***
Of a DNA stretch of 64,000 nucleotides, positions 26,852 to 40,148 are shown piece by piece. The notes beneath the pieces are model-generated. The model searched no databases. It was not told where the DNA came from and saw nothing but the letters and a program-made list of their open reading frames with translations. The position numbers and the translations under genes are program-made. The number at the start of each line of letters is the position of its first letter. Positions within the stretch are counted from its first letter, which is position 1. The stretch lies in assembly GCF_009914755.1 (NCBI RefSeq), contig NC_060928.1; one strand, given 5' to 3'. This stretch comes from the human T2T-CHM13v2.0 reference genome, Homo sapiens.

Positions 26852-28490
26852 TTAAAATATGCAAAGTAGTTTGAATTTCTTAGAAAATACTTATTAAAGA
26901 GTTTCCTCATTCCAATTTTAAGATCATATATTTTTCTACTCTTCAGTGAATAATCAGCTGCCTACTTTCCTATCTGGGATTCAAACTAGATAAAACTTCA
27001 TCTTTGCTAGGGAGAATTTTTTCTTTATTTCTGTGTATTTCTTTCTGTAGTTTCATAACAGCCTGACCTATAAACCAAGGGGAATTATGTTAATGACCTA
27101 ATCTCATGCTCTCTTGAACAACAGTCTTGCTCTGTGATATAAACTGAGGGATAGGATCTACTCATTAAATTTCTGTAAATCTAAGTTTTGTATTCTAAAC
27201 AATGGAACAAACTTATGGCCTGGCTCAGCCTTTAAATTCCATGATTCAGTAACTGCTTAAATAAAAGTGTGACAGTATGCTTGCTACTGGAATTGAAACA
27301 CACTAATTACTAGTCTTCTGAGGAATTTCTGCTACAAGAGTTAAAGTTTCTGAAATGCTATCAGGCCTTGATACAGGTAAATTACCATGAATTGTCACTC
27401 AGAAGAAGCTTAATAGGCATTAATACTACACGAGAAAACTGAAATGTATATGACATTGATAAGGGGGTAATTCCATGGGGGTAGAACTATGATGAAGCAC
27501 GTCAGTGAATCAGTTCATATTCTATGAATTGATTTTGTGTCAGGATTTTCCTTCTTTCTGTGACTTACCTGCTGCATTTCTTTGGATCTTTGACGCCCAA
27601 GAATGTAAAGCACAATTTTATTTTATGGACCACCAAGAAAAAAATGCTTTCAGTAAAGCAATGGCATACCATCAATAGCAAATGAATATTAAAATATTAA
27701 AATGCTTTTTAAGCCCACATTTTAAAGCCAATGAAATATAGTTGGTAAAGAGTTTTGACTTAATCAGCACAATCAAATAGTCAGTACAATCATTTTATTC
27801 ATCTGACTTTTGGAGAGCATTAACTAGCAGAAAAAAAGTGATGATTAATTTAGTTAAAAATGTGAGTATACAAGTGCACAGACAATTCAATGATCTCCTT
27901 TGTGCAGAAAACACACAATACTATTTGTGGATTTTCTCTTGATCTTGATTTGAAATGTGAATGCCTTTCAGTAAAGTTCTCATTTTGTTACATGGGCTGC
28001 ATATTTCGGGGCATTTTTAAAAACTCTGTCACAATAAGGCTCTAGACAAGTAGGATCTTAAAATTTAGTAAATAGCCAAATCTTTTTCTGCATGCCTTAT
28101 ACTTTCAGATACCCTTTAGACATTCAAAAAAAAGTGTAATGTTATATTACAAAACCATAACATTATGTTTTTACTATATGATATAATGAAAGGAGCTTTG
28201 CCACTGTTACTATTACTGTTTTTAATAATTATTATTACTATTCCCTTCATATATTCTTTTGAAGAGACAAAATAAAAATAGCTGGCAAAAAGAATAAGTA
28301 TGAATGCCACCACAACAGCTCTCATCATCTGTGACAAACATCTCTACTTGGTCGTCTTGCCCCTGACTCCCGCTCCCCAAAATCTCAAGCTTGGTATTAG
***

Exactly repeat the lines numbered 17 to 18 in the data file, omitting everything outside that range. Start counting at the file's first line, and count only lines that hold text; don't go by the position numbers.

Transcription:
28201 CCACTGTTACTATTACTGTTTTTAATAATTATTATTACTATTCCCTTCATATATTCTTTTGAAGAGACAAAATAAAAATAGCTGGCAAAAAGAATAAGTA
28301 TGAATGCCACCACAACAGCTCTCATCATCTGTGACAAACATCTCTACTTGGTCGTCTTGCCCCTGACTCCCGCTCCCCAAAATCTCAAGCTTGGTATTAG